SU parking lot to become academic building
A Syracuse University parking lot will become home to SUNY-ESF’s newest academic building following a land swap between the two colleges.
The building, which will house the State University of New York College of Environmental Science and Forestry’s department of environmental and forest biology, will be built on the SU-owned Standart parking lot located behind Lawrinson Hall, said Joseph Rufo, vice president for administration at ESF.
In exchange, ESF will give SU an equal-sized block of land located directly north of the parking lot. The land currently contains the 12 apartments, which served as student housing prior to the opening of ESF’s first residence hall, Centennial Hall, last year, Rufo said.
ESF plans to demolish the apartments so the land can be turned into a parking lot to replace the one SU is giving up, Rufo said.
Although the two pieces of land are located next to each other, Rufo feels it’s still a good idea to swap. The parking lot where the new building will be constructed is adjacent to ESF and will help enhance the west side of ESF’s campus, Rufo said.
In addition, the property ESF is giving to SU is closer to the SU campus and will fit in better there, he said.
“Both parties came together and we both agreed that it makes sense to swap,” Rufo said.
The two colleges have been discussing making the swap for a few years, but specific details have not yet been finalized, he said.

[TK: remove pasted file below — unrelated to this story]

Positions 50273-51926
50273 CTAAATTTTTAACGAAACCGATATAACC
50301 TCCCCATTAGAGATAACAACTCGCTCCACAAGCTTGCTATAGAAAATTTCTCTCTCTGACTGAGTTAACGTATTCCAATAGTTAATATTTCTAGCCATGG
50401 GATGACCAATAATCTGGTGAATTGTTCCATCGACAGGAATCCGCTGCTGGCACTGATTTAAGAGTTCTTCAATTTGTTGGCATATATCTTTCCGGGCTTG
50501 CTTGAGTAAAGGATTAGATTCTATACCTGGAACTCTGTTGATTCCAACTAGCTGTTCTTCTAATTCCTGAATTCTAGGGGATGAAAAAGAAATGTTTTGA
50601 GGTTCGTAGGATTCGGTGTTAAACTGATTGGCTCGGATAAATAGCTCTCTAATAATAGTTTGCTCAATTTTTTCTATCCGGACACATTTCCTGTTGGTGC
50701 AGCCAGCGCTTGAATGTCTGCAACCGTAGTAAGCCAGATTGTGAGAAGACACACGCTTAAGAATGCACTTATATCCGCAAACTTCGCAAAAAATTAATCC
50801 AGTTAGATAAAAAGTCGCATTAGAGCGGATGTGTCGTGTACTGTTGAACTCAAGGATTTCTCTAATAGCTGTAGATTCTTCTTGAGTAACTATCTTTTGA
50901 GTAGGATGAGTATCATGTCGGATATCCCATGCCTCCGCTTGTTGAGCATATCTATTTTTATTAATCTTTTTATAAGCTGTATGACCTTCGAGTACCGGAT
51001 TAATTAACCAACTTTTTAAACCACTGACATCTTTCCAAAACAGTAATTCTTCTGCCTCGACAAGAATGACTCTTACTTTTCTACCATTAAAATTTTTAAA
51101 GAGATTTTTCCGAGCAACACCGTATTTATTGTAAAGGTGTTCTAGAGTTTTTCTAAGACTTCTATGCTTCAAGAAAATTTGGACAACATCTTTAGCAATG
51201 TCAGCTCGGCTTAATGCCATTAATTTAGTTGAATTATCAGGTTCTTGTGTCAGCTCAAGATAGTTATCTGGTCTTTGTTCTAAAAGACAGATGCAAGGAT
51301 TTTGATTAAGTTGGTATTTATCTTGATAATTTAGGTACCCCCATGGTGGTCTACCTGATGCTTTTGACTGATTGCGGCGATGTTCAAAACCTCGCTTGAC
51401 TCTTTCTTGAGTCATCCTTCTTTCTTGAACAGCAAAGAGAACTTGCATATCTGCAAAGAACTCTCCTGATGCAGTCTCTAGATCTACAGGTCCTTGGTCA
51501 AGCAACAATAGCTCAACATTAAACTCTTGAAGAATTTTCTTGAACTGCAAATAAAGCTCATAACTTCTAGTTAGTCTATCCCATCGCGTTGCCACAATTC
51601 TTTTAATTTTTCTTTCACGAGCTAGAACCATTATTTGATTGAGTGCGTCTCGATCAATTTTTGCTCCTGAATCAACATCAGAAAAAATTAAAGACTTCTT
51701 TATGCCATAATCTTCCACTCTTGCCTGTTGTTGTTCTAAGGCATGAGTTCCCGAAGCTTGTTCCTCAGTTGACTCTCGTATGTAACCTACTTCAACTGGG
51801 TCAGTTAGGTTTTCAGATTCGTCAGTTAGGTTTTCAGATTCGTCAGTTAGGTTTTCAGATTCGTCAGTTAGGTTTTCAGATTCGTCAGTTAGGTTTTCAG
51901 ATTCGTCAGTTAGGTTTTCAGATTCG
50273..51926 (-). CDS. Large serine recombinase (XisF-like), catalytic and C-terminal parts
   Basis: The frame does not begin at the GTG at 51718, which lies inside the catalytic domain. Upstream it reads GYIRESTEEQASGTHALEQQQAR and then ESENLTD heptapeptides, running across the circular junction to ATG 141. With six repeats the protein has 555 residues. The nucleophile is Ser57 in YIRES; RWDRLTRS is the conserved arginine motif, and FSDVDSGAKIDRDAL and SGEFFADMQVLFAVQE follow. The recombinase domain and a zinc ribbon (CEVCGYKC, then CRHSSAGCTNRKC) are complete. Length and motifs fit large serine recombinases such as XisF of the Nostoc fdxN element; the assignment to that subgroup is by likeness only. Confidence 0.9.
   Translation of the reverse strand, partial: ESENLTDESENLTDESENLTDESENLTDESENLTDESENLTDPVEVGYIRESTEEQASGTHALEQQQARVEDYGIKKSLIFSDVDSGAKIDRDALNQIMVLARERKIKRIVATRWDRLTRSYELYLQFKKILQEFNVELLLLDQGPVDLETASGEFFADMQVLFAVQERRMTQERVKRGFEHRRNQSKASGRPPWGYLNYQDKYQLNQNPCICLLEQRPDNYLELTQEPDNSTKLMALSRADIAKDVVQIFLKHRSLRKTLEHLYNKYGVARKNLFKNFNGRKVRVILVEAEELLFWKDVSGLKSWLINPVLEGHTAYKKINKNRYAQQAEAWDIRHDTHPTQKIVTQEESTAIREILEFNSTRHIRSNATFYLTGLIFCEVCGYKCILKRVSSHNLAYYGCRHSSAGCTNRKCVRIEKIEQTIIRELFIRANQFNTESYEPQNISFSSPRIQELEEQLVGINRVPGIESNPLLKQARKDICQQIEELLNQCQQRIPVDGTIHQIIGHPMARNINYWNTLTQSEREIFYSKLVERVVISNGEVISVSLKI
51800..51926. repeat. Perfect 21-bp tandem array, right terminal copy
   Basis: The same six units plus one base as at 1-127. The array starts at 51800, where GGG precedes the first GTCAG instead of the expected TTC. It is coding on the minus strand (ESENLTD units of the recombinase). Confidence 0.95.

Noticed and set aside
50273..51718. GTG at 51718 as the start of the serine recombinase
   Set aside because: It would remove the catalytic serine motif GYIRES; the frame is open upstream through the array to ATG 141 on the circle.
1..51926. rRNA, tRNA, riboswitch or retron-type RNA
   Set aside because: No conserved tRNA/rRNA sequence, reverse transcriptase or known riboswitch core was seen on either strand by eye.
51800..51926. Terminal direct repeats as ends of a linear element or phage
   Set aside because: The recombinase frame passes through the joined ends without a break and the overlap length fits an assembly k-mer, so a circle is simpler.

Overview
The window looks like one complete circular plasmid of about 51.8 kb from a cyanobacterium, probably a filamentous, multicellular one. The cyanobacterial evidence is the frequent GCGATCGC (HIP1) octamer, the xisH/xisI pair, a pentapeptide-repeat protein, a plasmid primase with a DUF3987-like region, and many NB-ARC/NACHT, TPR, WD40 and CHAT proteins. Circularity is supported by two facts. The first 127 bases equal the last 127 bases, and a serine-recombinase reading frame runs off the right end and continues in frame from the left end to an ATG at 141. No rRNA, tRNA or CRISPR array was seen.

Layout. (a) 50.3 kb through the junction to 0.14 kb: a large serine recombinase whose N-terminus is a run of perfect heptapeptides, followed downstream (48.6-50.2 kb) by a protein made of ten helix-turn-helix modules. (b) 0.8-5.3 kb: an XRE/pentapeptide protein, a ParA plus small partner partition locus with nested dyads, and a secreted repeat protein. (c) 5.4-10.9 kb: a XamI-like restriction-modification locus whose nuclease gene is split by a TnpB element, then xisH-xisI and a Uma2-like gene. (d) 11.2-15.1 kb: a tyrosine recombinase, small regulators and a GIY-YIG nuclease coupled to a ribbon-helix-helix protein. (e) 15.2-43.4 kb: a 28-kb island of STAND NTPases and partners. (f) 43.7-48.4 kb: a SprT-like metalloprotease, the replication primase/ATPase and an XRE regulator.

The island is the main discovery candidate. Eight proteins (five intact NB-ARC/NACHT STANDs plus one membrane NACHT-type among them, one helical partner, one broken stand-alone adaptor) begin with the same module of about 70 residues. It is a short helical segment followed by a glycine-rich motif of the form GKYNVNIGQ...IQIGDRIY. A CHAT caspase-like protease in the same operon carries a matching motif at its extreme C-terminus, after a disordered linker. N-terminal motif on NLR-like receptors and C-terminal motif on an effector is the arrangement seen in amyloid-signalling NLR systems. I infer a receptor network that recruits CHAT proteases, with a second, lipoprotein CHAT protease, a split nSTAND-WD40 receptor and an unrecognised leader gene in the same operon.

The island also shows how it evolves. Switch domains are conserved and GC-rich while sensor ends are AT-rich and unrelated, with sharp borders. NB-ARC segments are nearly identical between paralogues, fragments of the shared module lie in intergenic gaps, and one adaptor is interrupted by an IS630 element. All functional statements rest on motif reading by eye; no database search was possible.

The department’s old home, Illick Hall will be renovated for other uses, which will likely include spaces for classrooms and offices that have been temporarily displaced by renovations to other ESF buildings, Rufo said.
The renovations are not expected to take place in the near future. Some renovations to the greenhouse and the exterior of Illick have already begun, but changes to the interior are still a few years away, he said.
Construction on the new building is expected to start in fall 2013 and end by summer 2015. The construction will occur in two phases, with phase one costing $44 million and phase two costing $42 million, for a total cost of $86 million, The Daily Orange reported on April 30.
The first phase will include the building of an outdoor classroom, 12 main research laboratories and associated support space, faculty offices, instructional support spaces and graduate student offices, according to the article.
In the second phase, a solar pre-heat wall will be built to help reduce the campus’ carbon footprint, according to the article.
The new building will likely be LEED platinum certified, according to the article. LEED — Leadership in Energy and Environmental Design — certifies that a building was designed and built to achieve high performance in environmental health.
To achieve this rating, landscaping around the building will manage rainwater runoff, and the solar pre-heat wall will capture sunlight and use it to help heat the building in the winter, according to the article.
Limited parking spaces will be available around the building because school officials did not want to sacrifice the outdoor classroom for a parking lot. But officials hope the lack of spaces will encourage alternative transportation, according to the article.
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